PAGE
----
Roman Catholic AnswerUnder certain circumstances. If it is a non-Catholic religious ceremony (another church or whatever) then no, you may attend a non-Catholic religious ceremony as an observer only but in no way participate. If it is a civil ceremony where neither party is a Catholic, then yes. For specifics, consult your parish priest.
If you are both Catholic and neither was married before you can go to the parish priest and have the marriage validated. You will need to show marriage license and records of baptisms as Catholics. Then you will promise to raise any children as Catholic, and make a permanent commitment for marriage. The blessing ceremony will be the same as a wedding ceremony. You will not be "remarried' but now married with the vows of the Catholic faith
No, it is Protestant
It depends on the religion. In a Catholic wedding the priest officiates and witnesses the sacrament.
The depends on the religion of the couple celebrating the marriage ceremony. To contract marriage validly in the eyes of the Catholic Church, a Catholic is required to marry in a Catholic ceremony, even if they are marrying a non-Catholic. If neither party is Catholic, the Catholic Church would consider the civilly-wed couple to be validly married, but not sacramentally married.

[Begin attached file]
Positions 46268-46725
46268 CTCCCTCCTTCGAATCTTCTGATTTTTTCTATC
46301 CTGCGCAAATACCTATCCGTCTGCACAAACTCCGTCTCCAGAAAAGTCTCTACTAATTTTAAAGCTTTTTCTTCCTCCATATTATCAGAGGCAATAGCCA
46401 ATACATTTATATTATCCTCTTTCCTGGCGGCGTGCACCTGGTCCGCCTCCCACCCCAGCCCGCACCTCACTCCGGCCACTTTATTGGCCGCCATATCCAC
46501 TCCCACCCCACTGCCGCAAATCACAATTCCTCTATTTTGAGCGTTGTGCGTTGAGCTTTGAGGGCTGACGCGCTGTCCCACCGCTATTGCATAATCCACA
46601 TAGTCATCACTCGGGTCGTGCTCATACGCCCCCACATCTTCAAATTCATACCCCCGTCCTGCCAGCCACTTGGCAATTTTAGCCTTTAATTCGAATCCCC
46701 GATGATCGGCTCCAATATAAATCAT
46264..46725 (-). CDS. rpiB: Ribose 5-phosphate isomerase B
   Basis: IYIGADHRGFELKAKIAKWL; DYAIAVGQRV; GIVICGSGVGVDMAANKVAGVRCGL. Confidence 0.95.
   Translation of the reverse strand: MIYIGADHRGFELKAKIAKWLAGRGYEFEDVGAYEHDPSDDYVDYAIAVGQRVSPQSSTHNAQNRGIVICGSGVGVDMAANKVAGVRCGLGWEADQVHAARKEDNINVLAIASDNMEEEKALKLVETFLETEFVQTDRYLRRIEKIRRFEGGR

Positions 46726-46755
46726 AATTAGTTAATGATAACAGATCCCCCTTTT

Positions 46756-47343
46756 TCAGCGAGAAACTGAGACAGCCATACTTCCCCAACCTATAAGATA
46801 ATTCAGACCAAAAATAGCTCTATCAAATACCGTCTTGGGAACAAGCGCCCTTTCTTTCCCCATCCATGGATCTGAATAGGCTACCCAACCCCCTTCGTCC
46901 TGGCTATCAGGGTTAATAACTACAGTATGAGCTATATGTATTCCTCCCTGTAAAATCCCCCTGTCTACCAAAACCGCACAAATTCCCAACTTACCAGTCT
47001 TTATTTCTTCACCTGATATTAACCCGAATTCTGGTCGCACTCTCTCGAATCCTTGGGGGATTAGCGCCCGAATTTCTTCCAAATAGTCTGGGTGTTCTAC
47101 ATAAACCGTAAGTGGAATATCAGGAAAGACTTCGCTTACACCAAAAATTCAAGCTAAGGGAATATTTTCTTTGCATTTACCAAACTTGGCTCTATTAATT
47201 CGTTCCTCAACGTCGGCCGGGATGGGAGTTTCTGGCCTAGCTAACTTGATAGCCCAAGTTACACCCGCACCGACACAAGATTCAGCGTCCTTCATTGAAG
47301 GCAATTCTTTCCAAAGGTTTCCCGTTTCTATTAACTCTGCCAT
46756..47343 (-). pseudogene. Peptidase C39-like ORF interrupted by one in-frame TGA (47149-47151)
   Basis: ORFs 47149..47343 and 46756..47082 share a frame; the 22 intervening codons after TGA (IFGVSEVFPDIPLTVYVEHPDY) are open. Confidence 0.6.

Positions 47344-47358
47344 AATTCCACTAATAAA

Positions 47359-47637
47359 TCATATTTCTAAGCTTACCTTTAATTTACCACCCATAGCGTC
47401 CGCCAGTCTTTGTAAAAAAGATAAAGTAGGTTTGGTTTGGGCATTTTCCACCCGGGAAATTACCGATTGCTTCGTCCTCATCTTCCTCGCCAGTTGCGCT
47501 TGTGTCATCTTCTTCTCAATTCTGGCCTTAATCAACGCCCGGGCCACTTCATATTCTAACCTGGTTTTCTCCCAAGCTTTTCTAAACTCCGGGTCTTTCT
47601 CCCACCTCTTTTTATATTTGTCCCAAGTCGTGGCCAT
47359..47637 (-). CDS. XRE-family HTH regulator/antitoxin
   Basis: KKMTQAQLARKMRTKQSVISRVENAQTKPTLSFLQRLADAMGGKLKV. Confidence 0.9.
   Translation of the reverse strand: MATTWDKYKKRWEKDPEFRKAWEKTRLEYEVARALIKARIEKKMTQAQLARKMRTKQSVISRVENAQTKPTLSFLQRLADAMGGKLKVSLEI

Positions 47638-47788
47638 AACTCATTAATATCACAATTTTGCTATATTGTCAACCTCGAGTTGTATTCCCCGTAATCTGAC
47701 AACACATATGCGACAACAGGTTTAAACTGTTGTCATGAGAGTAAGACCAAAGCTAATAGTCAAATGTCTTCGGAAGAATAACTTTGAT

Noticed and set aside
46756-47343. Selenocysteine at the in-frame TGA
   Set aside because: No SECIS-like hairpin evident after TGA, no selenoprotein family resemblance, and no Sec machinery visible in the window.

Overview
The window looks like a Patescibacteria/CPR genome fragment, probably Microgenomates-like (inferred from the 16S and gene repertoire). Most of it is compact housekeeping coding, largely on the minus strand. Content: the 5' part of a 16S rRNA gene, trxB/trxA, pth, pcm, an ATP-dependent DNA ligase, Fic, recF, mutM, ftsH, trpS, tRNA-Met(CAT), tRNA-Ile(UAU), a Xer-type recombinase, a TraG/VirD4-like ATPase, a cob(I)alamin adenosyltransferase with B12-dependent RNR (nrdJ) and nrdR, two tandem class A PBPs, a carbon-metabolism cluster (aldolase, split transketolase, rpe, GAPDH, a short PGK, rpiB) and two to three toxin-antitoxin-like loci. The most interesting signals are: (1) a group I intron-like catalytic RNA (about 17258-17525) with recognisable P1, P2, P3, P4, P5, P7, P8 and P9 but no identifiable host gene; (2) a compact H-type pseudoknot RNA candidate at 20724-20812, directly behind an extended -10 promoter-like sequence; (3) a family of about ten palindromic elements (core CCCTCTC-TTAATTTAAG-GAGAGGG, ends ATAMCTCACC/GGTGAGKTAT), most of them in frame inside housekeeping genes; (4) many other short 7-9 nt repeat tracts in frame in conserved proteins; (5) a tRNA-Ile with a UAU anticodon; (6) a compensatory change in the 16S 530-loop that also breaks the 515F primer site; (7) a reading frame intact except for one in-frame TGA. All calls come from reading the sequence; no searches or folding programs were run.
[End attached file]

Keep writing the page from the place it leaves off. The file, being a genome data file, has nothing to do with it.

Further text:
If the man was baptized Catholic, married in a civil ceremony and then divorced, yes, he can marry a Catholic woman in a Church ceremony in the presence of the priest or deacon with proper paper work completed. He could also marry again in a civil ceremony. You need to talk to a priest and apply for an annulment which is a ruling from the Church that no sacramental marriage is present from the civil marriage.
One is a civil wedding performed by a judge or officer of the government and the other is a religious wedding performed by a catholic priest. Many Christian places, such as Monaco, require that a civil ceremony take place before a religious ceremony.
The entire wedding ceremony, and what the priest says, may be found at the link below:
The Church of England is a Christian church. Perhaps you mean is the ceremony the same as a Catholic wedding ceremony? There are differences between the ceremonies, but also basic similarities.